Easy does it 

Soups are all about layers. Build flavor by browning aromatics (onions, celery, carrots, garlic, or ginger) deeply before adding liquids and other soup components. Start with just a splash of stock (or whatever liquid is being used), to help scrape up all the browned bits stuck to the bottom of the pan. When cooking, simmer gently and avoid allowing the soup to boil, as this can turn the ingredients to mush. A low simmer will meld flavors and ensure everything cooks evenly. 

Balance flavors and textures 

To avoid a monotone, boring soup, especially if it consists of a single texture, be sure to balance flavors. A splash of acidity, like lemon juice, apple cider vinegar, or a dollop of Greek yogurt will round out a dull soup. For extra punch, try a pinch of chili flakes or extra spices. Want more texture? Garnish smooth soups with toasted nuts, seeds, or whole wheat bread crumbs. The contrast of creamy and crunchy will make for a surprisingly satisfying meal.

Don’t over-salt 

Broths, beans, and other added ingredients may have enough salt that will provide enough seasoning overall. When the soup is finished, taste and salt a little bit at a time if needed. Be sure to give it some time to absorb and meld before adding more - this is why soups often taste better the next day or two. If you find that a soup is too salty, a quick trick is to add a whole peeled white potato to the soup and let it simmer for 20-30 minutes. The potato will act as a sponge to the salt. Just be careful not to overcook, or the potato might disintegrate into the soup.

Soups often have a reputation for being bland and boring, but the reality is, they’re anything but. Cooked well, soups are nourishing, hearty, and full of flavor - making for a comforting meal-time staple, especially in the colder months. 

The best soups are all about the process: allowing various building blocks to come together slowly. So, next time you’re in the kitchen, follow these simple principles for your next bowl to pay off big time. 

Make the most of vegetables

Soups are an ideal way to use up vegetable scraps - even sad or wilted vegetables can be transformed into a delicious soup. Consider cook time for each ingredient, and add accordingly. For example, hearty vegetables such as potatoes, squash, carrots, and onions will need more time to cook than more delicate ones like zucchini, tomatoes, or mushrooms. Leafy greens, like spinach or fresh herbs, should be added in the last moments.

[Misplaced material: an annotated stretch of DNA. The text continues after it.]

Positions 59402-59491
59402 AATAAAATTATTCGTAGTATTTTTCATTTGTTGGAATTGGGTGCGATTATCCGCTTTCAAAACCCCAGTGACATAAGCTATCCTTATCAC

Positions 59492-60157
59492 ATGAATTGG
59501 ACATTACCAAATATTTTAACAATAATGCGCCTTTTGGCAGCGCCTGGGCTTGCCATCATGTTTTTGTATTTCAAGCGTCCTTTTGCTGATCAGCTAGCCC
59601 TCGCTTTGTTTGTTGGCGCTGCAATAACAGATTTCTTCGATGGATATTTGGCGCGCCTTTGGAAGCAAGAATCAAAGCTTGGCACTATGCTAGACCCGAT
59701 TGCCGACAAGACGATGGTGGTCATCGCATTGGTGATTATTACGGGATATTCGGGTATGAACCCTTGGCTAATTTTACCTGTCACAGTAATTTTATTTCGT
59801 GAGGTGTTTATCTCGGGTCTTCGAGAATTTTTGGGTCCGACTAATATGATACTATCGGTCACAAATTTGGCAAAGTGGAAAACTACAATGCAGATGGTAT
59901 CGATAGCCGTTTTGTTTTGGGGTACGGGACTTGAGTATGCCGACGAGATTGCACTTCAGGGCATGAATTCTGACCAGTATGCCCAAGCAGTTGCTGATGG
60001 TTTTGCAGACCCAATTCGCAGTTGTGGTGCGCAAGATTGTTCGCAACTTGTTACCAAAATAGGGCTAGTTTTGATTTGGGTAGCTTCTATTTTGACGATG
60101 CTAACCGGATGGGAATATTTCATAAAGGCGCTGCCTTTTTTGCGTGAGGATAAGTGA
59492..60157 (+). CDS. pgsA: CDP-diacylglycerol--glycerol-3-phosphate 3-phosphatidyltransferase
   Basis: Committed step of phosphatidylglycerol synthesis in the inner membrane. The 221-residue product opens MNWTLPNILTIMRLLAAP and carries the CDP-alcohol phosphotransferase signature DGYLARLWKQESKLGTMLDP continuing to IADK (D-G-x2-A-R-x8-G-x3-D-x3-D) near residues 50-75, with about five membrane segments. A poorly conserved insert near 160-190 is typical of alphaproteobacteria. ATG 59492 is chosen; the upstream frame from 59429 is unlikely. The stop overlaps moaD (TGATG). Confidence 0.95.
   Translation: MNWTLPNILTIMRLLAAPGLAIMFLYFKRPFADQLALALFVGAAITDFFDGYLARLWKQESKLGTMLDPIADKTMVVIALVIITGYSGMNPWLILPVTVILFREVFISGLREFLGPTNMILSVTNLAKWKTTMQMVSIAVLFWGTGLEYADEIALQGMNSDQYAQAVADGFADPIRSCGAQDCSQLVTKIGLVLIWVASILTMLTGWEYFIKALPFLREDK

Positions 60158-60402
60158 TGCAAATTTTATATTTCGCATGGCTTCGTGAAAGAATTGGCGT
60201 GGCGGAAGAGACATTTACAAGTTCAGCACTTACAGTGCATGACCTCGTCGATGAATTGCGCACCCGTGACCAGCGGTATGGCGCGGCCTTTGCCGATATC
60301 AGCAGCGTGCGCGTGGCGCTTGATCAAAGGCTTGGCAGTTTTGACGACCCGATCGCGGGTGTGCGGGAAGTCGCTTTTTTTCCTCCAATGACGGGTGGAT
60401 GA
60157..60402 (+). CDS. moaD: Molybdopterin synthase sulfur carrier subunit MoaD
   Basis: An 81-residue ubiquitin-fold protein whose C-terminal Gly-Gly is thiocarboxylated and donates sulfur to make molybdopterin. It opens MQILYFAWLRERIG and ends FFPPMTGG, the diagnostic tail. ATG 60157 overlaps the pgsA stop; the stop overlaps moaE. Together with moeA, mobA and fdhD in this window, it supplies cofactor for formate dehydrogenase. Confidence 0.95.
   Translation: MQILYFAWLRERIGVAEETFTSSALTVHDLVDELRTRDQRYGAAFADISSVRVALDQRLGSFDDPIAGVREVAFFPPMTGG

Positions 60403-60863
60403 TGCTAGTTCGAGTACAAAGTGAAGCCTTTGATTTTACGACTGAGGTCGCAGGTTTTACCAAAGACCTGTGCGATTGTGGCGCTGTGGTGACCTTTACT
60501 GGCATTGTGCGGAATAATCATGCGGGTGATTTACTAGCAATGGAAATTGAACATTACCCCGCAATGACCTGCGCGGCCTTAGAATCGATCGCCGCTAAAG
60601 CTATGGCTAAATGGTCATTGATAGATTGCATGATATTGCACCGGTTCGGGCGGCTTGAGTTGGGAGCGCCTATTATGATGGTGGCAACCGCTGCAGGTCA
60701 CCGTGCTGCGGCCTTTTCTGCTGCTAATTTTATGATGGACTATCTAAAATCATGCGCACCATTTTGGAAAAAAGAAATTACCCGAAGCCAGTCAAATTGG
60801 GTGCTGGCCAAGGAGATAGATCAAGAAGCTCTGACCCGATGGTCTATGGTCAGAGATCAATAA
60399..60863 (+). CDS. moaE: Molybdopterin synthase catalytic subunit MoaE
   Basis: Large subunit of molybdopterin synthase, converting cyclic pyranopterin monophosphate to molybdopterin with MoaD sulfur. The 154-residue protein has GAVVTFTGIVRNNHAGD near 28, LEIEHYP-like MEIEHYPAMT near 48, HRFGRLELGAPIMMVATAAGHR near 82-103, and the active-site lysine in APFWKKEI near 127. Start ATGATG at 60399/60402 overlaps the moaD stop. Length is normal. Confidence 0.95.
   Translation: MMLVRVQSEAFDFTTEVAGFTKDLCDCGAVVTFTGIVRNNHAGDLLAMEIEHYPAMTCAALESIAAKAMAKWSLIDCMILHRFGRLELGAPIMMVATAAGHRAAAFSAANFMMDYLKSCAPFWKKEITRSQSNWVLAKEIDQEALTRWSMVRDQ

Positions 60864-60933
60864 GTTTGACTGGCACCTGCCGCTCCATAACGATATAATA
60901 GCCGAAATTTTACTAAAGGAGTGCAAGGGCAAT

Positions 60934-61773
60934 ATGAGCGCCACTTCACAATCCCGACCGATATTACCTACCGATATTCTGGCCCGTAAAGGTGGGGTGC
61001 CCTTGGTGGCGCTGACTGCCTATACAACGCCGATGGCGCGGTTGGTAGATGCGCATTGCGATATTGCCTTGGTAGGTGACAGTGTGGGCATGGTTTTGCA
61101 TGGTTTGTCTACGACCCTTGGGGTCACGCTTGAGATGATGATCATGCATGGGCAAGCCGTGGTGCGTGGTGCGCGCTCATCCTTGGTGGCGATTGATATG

Easy does it 

Soups are all about layers. Build flavor by browning aromatics (onions, celery, carrots, garlic, or ginger) deeply before adding liquids and other soup components. Start with just a splash of stock (or whatever liquid is being used), to help scrape up all the browned bits stuck to the bottom of the pan. When cooking, simmer gently and avoid allowing the soup to boil, as this can turn the ingredients to mush. A low simmer will meld flavors and ensure everything cooks evenly. 

Balance flavors and textures 

To avoid a monotone, boring soup, especially if it consists of a single texture, be sure to balance flavors. A splash of acidity, like lemon juice, apple cider vinegar, or a dollop of Greek yogurt will round out a dull soup. For extra punch, try a pinch of chili flakes or extra spices. Want more texture? Garnish smooth soups with toasted nuts, seeds, or whole wheat bread crumbs. The contrast of creamy and crunchy will make for a surprisingly satisfying meal.

Don’t over-salt 

Broths, beans, and other added ingredients may have enough salt that will provide enough seasoning overall. When the soup is finished, taste and salt a little bit at a time if needed. Be sure to give it some time to absorb and meld before adding more - this is why soups often taste better the next day or two. If you find that a soup is too salty, a quick trick is to add a whole peeled white potato to the soup and let it simmer for 20-30 minutes. The potato will act as a sponge to the salt. Just be careful not to overcook, or the potato might disintegrate into the soup.

Nourishing, hearty, and full of flavor, the best soups are anything but boring.